Families — Parents — Kids

Brooke, adventure parentBecoming a parent can (and oh it will) happen to anyone - that goes for any whitewater lover, big wall climber, backpacker, ultra runner, damn good frisbee tosser, and, well, you. One day you're hang-dogging a 5.10b or admiring those tan lines left by your Chacos on the tops of your feet and the next you're hearing, "We're pregnant."  And you think, "My life is over. Goodbye kayaks, so long Chamonix summer adventure, hello minivan."
 
Maybe it's not over. Maybe you don't need a minivan.  Unless you want one.
 
Check out these parents and families who set the stage and take their kids outside.

Mother & Wife Willow Rockwell Retires from Pro Mountain Biking

The news dropped today that Willow Rockwell is retiring from professional mountain bike racing.

The 34-year-old mother and newlywed effectively says she's hanging up the jersey in favor of spending more time as a wife, mother, and, in her words, a woman.

She explains it far more beautifully in her personal blog "Freedom" that she published today, which you can read by clicking right here.

 "Racing owned me.  I was it’s gladiator slave. And I was a good gladiator at that. One of the best. But it did not bring me much joy. What it brought was always closer to relief. Relief that I made it out alive. Relief that I didn’t suck. Relief that my body didn’t have another scar. Relief that maybe the prize money would pay the rent. Rarely joy. Rarely peace. Never stillness."

But still, it appears she has no regrets about racing. "I am thankful for the bike.  It has been the vehicle to this moment."

The decision had to be a difficult one, and we congratulate her.

Check out what she has to say at her blog, WillowRockwell.com

Climber Parents Talk Climbing and Babies and The Lifestyle

It's so, um, funny to look back as a parent with a 4-year-old (or of any age methinks) and realize how easy those babies are. Well, sure, I'll admit they're slightly more significant than the first climbing trip to Indian Creek for a week of hand jams and whippers under blue skies with good friends; babies flip your world upside down, no doubt. But babies, bless 'em, have yet to learn how to vocalize their opinions with pouting, and fibs, and all the I DON'T WANNAs and I'M TOO TIREDs that you can handle. Their needs are so simple and crystal clear (sleep, eat, play, repeat) and they communicate so well compared to that aforementioned turd-year-old. Babies eat and sleep and, yes, they cry but they're infinitely easier to take along on an adventure. You gotta hand it to 'em, they're nice and light.

Family of Five Goes Around the World in a Trick Land Rover Defender 110

family-travel-defender-110

Hello? Yes, hello there. Eyes down here please. You can't seem to stop staring at that Land Rover, can you? This is the Jelinksi family, Igor and Rachel and their three children Sarah, Charles, and Eléonore, who, in 2009, left their home in France for a 21-month roam around the globe. In that. That beautiful Land Rover 110 Defender. They planned their trip around the world with flexibility in mind, as sometimes they parked their truck and traveled like backpackers for weeks without wheels. Then, on the leg home, they traveled by freighter across the Atlantic in 26 days from Buenos Aires to Emden, Germany. Neither cruise ship nor yacht, but cargo ship, and if you know anything about traveling by cargo ship it certainly qualifies as dirtbagging. Around these parts, we consider dirtbagging as a family a good thing.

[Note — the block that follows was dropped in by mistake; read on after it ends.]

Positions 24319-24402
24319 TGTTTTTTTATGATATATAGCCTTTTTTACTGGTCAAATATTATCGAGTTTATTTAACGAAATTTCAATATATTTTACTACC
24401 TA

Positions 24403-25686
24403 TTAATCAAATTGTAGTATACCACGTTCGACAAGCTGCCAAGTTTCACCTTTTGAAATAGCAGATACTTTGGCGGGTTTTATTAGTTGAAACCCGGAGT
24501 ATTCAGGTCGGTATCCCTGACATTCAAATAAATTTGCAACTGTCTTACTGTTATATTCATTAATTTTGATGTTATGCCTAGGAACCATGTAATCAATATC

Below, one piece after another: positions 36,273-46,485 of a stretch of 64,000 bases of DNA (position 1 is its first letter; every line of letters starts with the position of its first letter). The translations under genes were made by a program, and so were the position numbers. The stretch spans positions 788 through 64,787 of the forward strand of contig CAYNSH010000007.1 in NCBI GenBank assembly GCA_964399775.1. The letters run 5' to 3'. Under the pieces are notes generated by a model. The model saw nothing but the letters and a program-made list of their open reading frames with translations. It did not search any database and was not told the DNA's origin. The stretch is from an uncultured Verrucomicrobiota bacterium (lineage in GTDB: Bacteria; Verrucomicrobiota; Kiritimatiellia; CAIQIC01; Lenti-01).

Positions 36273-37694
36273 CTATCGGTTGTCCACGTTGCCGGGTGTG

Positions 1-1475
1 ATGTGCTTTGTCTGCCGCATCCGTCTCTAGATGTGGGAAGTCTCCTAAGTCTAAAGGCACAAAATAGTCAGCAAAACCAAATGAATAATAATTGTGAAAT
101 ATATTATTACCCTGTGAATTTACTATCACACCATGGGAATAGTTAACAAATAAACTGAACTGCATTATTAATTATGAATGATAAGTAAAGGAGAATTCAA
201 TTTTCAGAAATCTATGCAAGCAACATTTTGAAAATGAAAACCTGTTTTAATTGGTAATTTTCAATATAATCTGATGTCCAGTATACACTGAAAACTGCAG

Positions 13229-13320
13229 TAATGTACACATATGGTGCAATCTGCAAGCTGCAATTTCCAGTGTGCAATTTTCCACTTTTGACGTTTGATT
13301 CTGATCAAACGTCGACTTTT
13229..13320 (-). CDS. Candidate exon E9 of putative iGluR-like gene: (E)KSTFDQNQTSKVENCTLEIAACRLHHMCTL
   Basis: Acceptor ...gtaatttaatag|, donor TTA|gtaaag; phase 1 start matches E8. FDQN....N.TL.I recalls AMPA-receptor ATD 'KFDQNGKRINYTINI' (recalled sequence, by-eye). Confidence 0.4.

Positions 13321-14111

To give you the overview, they drove the classic Africa route Cairo to Capetown, then flew to Southeast Asia for a bit, and shipped the Defender to South America to hit some highlights like Machu Picchu, and parts of Boliva, Brazil, Argentina, and so on. Their Defender is outfitted with the usual, and not-so-usual: a rally suspension set up, 170-liter (45-gallon) fuel capacity, and not one but two roof top tents. Applaud that.

Mom and Daughters Bag 48 Summits Together

"Girls are, of course, strong," says Trish Ellis Herr. She's not flinging around the usual lip service, either. Trish is the mother of two girls, and together they've hoofed it to the summit of 48 of the tallest peaks in New Hampshire. The highest of which is Mount Washington, a lofty 6,288 feet. It's not exactly a nosebleed, but it doesn't matter. The miles do. And 48 high points racks up a mound of miles with their own elevation.

Trish's oldest daughter, Alex, was 5 years old when she started hiking and by the time she rolled her 6th birthday, she'd already made her way to the top of those 48 summits. Sage, the younger sibling, had also accomplished the same when she was 6 years old.

Today in History: Rock Climber Dan Osman


Photo via

On February 11, 1963 Dan Osman was born. He spent the 1980s and most of the 1990s making incredible marks on the sport of rock climbing, especially with his legendary feats in free soloing and a wicked thing called "rope jumping."

In 1998, when he was just 35 years old, he made a free fall leap from Leaning Tower in Yosemite National Park, his rigging failed, and he fell to his death. At the time, his daughter was 12 years old.

You can read a nice article at Outside Magazine's website about his life, achievements, and how his death illuminated a debate about taking care of the people in your life and how the risks you take do affect others. The debate about how much risk is too much risk carries on today, and it's one we all calculate for ourselves. However, there is no doubt that he was as much a dedicated father as he was as an athlete. Today his daughter curates a website dedicated to her dad she calls Dan Osman by Emma Osman.

www.outsideonline.com/outdoor-adventure/Terminal-Velocity.html

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